In a still further machining operation illustrated in FIG. 7, the holes 24 are drilled through the zone 34 connecting the ledges 21 and 23. These holes diverge outwardly and rearwardly from the counterbore 20 and their inner ends are cut through the inner diameter 16 as illustrated at 24a thereby providing the holes with larger diameters than the width of the tapered ledge 21. These holes 24 have reduced diameter outer ends 35 and the cylindrical inner end portions of the holes converge or taper to the outer end portions whereby the holes have cylindrical inner ends and conical outer ends tapered to the reduced diameter outer ends.

The machined body member 11 of FIG. 7 receives the tubular jet inserts 14, as shown in FIG. 8. As better shown in the enlarged view of FIG. 9, the jet insert tube 14 has a tapered outer periphery 36 mating with the tapered portion 25 of the hole 24 in which it is seated. This tapered outer periphery 36 is cemented in the tapered hole 25 by an epoxy resin 37.

The insert has a cylindrical bore 38 with a tapered inlet mouth 39 diverging from the bore to the hole 24.

It will thus be understood that, in operation of the nozzle 10, the inserts 14 are wedged tightly in the tapered portions 25 of the bore and the high pressured jet streams flowing therethrough cannot eject the inserts from the bores. In addition, of course, the resin cement 37 anchors the inserts 14 in the bores.

The wear resistant insert 14 accommodates the use of relatively large diameter bores 24 for free flow of the high pressure water from the chamber provided by the counterbore 20 into the mouth 29 of the insert where the water flow is accelerated as its path is converged into the reduced diameter tubular passage 38 through the insert.

Since the bores 24 diverge outwardly, the jet streams emerging from the inserts 14 surround the conical portion 26 of the body, but do not impinge thereagainst.

As illustrated in FIG. 10, the nose cap 11 is fitted over the finished body 11 with its rear face 27 abutted against the leading face 17 of the body covering the counterbore 20 with the tapered or bevelled faces 28 and 29 confronting each other to provide the groove for the weld bond 30.

As illustrated in FIG. 11, the body 11 may be fitted with a modified nose cap 12a which has a conical leading face 40 instead of a spherical face 31. This conical face 40 converges to a flat radial apex 41. A cylindrical bore 42 is drilled axially through the cap 12 from its trailing or base face 43 to the apex 41 and the leading or outer portion of this bore 42 is tapered at 44 to receive and wedge lock an insert 14. This arrangement provides a forwardly discharging jet stream to wash upstream debris in the passage being cleaned.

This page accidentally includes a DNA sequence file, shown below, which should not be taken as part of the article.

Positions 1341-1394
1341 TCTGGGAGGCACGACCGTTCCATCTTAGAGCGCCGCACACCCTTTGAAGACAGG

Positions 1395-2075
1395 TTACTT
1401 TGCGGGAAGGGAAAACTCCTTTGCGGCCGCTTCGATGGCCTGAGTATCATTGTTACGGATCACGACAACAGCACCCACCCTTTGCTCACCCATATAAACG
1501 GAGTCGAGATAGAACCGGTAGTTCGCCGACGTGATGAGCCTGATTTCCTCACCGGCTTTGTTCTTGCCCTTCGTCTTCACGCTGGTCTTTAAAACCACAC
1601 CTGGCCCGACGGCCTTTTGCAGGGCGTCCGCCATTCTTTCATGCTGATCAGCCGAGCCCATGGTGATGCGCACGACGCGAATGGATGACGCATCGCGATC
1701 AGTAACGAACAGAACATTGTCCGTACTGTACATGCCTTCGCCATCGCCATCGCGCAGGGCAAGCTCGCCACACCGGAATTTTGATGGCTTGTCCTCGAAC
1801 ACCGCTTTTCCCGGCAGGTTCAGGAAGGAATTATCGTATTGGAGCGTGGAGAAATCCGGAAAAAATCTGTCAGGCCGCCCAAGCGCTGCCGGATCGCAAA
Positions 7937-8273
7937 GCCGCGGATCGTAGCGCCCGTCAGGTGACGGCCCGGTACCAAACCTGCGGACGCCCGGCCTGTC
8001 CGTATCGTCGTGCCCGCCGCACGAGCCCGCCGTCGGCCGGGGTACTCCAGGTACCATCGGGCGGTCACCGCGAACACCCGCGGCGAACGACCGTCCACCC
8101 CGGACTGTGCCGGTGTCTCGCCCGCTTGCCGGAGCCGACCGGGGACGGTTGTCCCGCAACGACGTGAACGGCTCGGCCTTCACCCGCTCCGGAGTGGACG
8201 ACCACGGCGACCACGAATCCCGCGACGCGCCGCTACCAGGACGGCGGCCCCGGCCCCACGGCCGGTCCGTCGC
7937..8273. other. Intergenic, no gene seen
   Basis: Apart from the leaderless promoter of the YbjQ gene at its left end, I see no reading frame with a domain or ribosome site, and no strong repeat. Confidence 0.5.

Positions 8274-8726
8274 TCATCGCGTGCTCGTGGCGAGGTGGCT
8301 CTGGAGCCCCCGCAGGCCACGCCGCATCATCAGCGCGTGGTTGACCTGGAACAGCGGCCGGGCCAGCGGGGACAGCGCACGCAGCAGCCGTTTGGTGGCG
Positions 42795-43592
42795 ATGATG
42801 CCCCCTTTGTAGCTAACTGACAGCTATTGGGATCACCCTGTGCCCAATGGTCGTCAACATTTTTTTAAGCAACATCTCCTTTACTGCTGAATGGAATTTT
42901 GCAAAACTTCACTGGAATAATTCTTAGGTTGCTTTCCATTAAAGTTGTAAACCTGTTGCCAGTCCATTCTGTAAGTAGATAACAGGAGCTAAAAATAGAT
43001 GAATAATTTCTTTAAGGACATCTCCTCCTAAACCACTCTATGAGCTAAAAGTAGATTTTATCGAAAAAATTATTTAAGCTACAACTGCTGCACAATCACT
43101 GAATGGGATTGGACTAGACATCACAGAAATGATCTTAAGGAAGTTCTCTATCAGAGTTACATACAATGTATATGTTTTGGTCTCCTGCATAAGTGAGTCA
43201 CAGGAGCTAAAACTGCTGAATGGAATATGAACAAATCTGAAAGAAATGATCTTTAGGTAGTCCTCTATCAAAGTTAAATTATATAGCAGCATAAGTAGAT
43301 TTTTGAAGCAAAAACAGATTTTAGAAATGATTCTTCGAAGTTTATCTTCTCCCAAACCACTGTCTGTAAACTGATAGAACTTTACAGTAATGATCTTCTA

As shown in FIG. 12, a further modified nose cap 12b is mounted on the body 11. This end cap has a domed leading face 45 with a central pointed conical spear 46. A pair of cylindrical bores 47 are drilled through the cap diverging radially outwardly and forwardly from an inclined ledge bottom 48 of a counterbore 49 in the back face of the cap. These bores 47 also have tapered front ends 50 wedge fitting inserts 14 therein. The back face 51 of the cap is welded to the front face 17 of the body 11. The counterbore 20 discharges into the counterbore 49 of the cap 12b and the bores 47 of the cap transmit water to the inserts 14 for ejecting high pressure water streams forwardly and outwardly around the spear 46.

From the above description it will therefore be clearly understood that this invention provides improved self-propelled jet nozzles by a simplified method utilizing a machined main body tube and a nose cap to accommodate easy formation of tapered nozzles that wedge lock wear resisting nozzle tubes against blow out by the high pressure water streams created by the nozzle.

Patent Citations
Cited PatentFiling datePublication dateApplicantTitle
US2694022 *Aug 18, 1952Nov 9, 1954Edward B SchreinerMethod of cleaning sewers and the like
US2735794 *Jul 8, 1952Feb 21, 1956 fletcher